Response to Liturgical Worship

December 2, 2010 — 2 Comments

I found this section helpful from Mark Dever and Michael Lawrence out of the book Perspectives on Worship: 5 Views.  This is just a snippet of their response to Timothy Quill’s argument for Liturgical worship (Lutheran Style).  I don’t see anything inherently wrong with liturgical worship, maybe even we (as Baptists) could use it more, however what Dever and Lawrence say still rings true.

At the end of the day, the justification for liturgical worship seems to be limited to the historical and the pragmatic: Christians have found this helpful for centuries, and it is still helpful; so we should not abandon it for contemporary forms.  Early on, Quill acknowledges that Scripture does not explicitly prescribe the use of ceremonies beyond baptism and the Lord’s Supper.  And while much is made of the scriptural character of liturgical rituals, the fact remains that the only inspired ordering of those words is the Scriptures themselves.  So, as he states at the beginning, from within the liturgical perspective, liturgy itself is an adiaphoria (= neither morally mandated nor forbidden)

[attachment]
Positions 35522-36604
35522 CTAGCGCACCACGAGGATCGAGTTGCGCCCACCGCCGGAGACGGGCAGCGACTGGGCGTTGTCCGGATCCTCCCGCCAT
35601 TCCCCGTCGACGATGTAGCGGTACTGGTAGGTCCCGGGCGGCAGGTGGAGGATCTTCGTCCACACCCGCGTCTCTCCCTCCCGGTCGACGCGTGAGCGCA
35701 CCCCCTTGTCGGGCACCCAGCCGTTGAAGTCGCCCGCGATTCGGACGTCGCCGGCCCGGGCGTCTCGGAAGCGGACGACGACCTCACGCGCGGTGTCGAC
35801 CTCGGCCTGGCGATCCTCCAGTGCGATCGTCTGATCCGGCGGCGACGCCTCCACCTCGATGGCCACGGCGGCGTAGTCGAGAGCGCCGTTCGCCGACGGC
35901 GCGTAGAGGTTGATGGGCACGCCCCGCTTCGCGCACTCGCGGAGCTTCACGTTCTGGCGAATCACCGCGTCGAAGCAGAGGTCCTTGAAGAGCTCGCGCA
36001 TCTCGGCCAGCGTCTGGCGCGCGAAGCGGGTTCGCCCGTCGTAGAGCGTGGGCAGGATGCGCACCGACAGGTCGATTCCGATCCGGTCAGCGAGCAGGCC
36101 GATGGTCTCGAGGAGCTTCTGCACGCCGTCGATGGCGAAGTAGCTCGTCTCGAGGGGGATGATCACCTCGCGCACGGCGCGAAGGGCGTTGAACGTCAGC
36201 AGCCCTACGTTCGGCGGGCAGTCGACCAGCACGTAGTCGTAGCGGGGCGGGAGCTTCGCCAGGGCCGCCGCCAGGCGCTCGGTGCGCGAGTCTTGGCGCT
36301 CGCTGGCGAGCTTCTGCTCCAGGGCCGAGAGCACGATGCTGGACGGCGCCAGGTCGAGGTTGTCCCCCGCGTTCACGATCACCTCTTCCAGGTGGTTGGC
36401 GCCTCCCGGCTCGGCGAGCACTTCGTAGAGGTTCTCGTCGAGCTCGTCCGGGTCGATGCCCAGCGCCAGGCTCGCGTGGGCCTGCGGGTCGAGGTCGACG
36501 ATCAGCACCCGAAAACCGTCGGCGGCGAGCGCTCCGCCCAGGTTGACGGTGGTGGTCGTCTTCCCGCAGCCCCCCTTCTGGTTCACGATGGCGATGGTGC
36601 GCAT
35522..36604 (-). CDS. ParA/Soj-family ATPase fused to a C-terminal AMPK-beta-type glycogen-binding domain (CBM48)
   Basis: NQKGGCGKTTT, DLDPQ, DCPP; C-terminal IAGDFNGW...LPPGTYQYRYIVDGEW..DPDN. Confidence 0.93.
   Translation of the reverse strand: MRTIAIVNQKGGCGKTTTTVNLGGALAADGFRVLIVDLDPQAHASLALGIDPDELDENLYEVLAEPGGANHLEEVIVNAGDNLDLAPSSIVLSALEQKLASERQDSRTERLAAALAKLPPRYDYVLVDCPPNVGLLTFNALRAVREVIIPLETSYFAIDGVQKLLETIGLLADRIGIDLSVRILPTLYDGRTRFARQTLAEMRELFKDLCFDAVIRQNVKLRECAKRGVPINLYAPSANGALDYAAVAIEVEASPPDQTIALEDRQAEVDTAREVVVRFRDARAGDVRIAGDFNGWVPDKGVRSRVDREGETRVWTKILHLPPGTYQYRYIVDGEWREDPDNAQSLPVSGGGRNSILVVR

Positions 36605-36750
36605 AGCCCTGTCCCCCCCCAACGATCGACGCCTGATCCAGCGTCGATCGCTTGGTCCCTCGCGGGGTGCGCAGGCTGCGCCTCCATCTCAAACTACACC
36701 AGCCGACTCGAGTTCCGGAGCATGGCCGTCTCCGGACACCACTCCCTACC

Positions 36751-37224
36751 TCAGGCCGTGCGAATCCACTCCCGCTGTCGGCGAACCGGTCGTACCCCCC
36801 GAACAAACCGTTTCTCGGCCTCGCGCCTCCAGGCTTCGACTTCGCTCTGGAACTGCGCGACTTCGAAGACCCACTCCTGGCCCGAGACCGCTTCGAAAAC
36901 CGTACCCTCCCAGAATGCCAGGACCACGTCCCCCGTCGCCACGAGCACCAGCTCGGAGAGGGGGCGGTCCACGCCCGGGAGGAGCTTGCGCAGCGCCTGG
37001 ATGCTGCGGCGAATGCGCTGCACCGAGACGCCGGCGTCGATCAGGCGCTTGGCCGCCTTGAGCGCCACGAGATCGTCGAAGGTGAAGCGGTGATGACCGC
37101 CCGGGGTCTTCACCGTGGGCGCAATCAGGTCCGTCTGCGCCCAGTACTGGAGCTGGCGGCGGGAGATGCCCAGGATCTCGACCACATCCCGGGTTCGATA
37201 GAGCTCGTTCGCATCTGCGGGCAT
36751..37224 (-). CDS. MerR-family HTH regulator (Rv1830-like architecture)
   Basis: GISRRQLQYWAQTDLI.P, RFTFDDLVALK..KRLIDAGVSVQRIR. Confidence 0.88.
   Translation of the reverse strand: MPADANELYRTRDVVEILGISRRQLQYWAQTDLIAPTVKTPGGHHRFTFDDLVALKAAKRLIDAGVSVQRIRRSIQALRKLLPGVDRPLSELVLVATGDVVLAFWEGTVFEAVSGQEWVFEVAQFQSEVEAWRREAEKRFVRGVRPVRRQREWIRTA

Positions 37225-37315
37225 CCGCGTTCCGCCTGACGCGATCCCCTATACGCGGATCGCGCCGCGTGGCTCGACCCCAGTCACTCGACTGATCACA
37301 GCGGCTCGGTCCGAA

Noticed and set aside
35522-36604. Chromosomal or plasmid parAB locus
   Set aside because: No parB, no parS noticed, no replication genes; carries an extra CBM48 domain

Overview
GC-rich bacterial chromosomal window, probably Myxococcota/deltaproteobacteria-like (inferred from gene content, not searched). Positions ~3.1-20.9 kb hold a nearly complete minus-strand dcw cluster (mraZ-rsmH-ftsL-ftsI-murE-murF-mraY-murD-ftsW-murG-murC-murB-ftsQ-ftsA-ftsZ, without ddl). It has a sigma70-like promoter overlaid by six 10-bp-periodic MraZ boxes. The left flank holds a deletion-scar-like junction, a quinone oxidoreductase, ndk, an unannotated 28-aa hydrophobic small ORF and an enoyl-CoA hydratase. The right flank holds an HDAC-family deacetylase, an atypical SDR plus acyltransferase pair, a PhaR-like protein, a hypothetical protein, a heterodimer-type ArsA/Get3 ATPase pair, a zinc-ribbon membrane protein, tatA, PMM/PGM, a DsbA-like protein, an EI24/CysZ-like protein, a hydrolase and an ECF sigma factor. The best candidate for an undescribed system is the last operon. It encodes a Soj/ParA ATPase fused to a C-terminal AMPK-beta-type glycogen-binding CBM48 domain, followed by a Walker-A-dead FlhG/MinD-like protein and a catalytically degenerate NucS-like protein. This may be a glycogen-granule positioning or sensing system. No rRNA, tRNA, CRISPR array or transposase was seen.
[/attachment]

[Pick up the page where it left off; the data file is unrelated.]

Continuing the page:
Mark Dever and Michael Lawrences response to Timothy Quill, Perspectives on Christian Worship: 5 Views, p. 93.

Patrick Schreiner

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I teach New Testament at Western Seminary in Portland, Oregon. I am married with three children. This blog, against all wisdom, includes anything I am interested in. That includes movies, music, theology, culture, hermeneutics, the Gospels, and politics. Feel free to comment and let me know you are reading or that you have found something helpful. I reserve the right to delete unhelpful or rude comments. Many of these posts are simply things I find interesting and therefore I am not asserting I agree with everything I link to.

2 responses to Response to Liturgical Worship

  1. I think you end up with the adiaphoria if you start with the assumption that scripture is the authority. It is not surprising to each liturgical worship fall out with Protestants, with that criterion. That’s too bad. Protestants could really use more incense and some candles. It really sets the mood…

    I would be interested in reading the Orthodox, Catholic, or High Church Anglican perspective on liturgy, assuming there is one in that book. I think I might know what they would say, but still.

  2. (I didn’t mean to suggest that the ‘smells and bells’ style makes a worship style liturgical.)

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